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Type: Journal article
Title: Poorly cited articles in peer-reviewed cardiovascular journals from 1997 to 2007: analysis of 5-year citation rates
Author: Ranasinghe, I.
Shojaee, A.
Bikdeli, B.
Gupta, A.
Chen, R.
Ross, J.
Masoudi, F.
Spertus, J.
Nallamothu, B.
Krumholz, H.
Citation: Circulation, 2015; 131(20):1755-1762
Publisher: American Heart Association
Issue Date: 2015
ISSN: 0009-7322
Statement of
Isuru Ranasinghe, Abbas Shojaee, Behnood Bikdeli, Aakriti Gupta, Ruijun Chen, Joseph S. Ross, Frederick A. Masoudi, John A. Spertus, Brahmajee K. Nallamothu, Harlan M. Krumholz
Abstract: Background: The extent to which articles are cited is a surrogate of the impact and importance of the research conducted; poorly cited articles may identify research of limited use and potential wasted investments. We assessed trends in the rates of poorly cited articles and journals in the cardiovascular literature from 1997 to 2007. Methods and Results: We identified original articles published in cardiovascular journals and indexed in the Scopus citation database from 1997 to 2007. We defined poorly cited articles as those with ≤5 citations in the 5 years following publication and poorly cited journals as those with >75% of journal content poorly cited. We identified 164 377 articles in 222 cardiovascular journals from 1997 to 2007. From 1997 to 2007, the number of cardiovascular articles and journals increased by 56.9% and 75.2%, respectively. Of all the articles, 75 550 (46.0%) were poorly cited, of which 25 650 (15.6% overall) had no citations. From 1997 to 2007, the proportion of poorly cited articles declined slightly (52.1%-46.2%, trend P<0.001), although the absolute number of poorly cited articles increased by 2595 (trend P<0.001). At a journal level, 44% of cardiovascular journals had more than three-fourths of the journal's content poorly cited at 5 years. Conclusion: Nearly half of all peer-reviewed articles published in cardiovascular journals are poorly cited 5 years after publication, and many are not cited at all. The cardiovascular literature and the number of poorly cited articles both increased substantially from 1997 to 2007. The high proportion of poorly cited articles and journals suggests inefficiencies in the cardiovascular research enterprise.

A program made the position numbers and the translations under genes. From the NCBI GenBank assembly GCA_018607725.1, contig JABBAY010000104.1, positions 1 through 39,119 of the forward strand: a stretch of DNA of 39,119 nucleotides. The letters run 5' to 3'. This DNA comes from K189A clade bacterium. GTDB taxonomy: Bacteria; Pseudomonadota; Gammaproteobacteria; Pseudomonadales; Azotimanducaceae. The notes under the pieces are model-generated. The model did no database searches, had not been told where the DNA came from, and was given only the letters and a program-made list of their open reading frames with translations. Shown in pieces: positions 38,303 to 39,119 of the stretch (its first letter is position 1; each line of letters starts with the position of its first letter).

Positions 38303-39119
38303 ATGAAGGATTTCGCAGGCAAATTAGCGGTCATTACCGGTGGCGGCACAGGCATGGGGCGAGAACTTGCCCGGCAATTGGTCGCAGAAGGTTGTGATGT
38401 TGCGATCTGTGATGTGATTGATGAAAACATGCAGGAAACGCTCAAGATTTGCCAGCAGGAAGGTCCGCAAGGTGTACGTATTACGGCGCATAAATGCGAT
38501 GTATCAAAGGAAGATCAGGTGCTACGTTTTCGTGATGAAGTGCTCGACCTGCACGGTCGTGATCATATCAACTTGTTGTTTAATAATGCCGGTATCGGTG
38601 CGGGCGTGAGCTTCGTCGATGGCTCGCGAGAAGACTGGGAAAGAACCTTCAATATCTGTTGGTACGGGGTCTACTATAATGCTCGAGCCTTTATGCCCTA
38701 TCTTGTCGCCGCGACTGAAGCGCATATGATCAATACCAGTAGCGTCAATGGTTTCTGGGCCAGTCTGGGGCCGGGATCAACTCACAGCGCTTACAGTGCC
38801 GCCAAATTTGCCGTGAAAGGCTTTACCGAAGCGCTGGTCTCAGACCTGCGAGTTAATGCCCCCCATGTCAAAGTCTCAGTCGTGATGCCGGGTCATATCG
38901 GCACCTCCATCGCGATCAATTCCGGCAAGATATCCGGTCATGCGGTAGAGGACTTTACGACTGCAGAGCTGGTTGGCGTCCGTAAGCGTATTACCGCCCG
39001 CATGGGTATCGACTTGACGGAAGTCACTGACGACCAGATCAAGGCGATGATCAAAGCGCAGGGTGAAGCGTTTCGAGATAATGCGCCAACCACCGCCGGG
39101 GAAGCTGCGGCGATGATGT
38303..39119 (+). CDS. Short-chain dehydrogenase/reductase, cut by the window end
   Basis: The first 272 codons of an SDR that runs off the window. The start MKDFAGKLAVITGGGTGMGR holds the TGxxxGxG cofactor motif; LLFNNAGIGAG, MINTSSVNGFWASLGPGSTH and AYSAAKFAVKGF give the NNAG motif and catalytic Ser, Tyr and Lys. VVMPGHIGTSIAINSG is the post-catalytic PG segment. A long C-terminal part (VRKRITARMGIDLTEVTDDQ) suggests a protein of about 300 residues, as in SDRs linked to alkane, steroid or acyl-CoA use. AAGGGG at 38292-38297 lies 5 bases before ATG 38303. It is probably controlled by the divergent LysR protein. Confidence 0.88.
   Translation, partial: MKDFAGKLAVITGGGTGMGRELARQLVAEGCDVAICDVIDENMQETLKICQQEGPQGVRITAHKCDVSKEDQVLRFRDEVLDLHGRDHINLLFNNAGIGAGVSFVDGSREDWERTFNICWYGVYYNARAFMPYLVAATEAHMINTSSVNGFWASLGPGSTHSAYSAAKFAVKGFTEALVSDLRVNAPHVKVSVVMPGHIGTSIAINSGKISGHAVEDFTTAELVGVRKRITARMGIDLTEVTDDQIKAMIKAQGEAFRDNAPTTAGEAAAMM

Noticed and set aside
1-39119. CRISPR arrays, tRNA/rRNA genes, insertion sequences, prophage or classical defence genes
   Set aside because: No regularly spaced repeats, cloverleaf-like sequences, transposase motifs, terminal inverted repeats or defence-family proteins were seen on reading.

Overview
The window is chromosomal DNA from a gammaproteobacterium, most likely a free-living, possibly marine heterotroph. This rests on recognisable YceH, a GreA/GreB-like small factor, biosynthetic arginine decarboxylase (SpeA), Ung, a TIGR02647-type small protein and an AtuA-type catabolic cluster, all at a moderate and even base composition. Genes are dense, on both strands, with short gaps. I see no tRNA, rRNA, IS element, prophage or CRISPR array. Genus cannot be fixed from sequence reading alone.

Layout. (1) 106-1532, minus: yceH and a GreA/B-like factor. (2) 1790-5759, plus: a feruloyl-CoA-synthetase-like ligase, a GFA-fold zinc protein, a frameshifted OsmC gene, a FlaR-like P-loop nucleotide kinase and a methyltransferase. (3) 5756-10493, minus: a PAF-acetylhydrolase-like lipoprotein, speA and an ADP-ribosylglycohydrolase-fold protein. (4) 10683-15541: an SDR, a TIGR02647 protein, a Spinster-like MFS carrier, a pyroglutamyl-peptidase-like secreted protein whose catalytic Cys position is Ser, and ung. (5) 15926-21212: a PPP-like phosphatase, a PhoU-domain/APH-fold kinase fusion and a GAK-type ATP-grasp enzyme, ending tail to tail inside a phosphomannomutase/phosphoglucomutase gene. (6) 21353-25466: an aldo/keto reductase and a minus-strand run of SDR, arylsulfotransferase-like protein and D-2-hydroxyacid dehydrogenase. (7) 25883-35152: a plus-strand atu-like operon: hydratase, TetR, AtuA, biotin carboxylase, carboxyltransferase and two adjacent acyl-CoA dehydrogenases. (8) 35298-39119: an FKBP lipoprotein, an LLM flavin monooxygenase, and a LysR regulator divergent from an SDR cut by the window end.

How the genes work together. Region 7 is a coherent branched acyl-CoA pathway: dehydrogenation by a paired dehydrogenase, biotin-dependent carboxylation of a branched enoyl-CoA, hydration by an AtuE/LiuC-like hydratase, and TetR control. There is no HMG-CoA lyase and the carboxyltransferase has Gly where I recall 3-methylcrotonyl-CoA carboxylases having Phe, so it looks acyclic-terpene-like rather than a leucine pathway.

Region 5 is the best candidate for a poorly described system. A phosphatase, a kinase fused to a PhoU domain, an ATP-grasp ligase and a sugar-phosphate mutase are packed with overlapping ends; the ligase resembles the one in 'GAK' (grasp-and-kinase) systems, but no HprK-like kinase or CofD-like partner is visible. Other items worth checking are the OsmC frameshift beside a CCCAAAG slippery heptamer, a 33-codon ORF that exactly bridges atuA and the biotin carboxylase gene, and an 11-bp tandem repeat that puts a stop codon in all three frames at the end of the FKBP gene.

Keywords: Analysis; bibliometrics; citation; journal impact factor
Rights: Copyright © 2015 American Heart Association, Inc. All rights reserved.
DOI: 10.1161/CIRCULATIONAHA.114.015080
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